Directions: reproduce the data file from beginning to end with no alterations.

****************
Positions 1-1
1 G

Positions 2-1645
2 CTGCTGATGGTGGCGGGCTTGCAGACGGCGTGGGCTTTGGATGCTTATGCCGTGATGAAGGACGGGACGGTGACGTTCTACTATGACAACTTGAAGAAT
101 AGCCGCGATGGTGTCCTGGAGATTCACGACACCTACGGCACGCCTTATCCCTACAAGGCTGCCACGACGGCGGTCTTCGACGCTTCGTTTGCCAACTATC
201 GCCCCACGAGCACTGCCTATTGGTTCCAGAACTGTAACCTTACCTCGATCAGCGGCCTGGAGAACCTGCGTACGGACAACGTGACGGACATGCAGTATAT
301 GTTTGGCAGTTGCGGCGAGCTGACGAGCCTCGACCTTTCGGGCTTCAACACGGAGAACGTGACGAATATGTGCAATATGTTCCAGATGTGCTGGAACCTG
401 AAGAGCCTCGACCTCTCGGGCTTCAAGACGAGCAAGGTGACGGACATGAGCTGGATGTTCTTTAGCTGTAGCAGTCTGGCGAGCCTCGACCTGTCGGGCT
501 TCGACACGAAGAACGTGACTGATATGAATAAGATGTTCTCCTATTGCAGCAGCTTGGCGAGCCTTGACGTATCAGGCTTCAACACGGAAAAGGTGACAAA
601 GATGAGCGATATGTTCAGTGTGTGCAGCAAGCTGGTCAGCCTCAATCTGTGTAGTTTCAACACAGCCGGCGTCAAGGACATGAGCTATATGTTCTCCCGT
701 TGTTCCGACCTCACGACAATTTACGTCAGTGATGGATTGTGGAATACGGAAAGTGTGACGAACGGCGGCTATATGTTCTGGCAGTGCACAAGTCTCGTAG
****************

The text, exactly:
Positions 1-1
1 G

Positions 2-1645
2 CTGCTGATGGTGGCGGGCTTGCAGACGGCGTGGGCTTTGGATGCTTATGCCGTGATGAAGGACGGGACGGTGACGTTCTACTATGACAACTTGAAGAAT
101 AGCCGCGATGGTGTCCTGGAGATTCACGACACCTACGGCACGCCTTATCCCTACAAGGCTGCCACGACGGCGGTCTTCGACGCTTCGTTTGCCAACTATC
201 GCCCCACGAGCACTGCCTATTGGTTCCAGAACTGTAACCTTACCTCGATCAGCGGCCTGGAGAACCTGCGTACGGACAACGTGACGGACATGCAGTATAT
301 GTTTGGCAGTTGCGGCGAGCTGACGAGCCTCGACCTTTCGGGCTTCAACACGGAGAACGTGACGAATATGTGCAATATGTTCCAGATGTGCTGGAACCTG
401 AAGAGCCTCGACCTCTCGGGCTTCAAGACGAGCAAGGTGACGGACATGAGCTGGATGTTCTTTAGCTGTAGCAGTCTGGCGAGCCTCGACCTGTCGGGCT
501 TCGACACGAAGAACGTGACTGATATGAATAAGATGTTCTCCTATTGCAGCAGCTTGGCGAGCCTTGACGTATCAGGCTTCAACACGGAAAAGGTGACAAA
601 GATGAGCGATATGTTCAGTGTGTGCAGCAAGCTGGTCAGCCTCAATCTGTGTAGTTTCAACACAGCCGGCGTCAAGGACATGAGCTATATGTTCTCCCGT
701 TGTTCCGACCTCACGACAATTTACGTCAGTGATGGATTGTGGAATACGGAAAGTGTGACGAACGGCGGCTATATGTTCTGGCAGTGCACAAGTCTCGTAG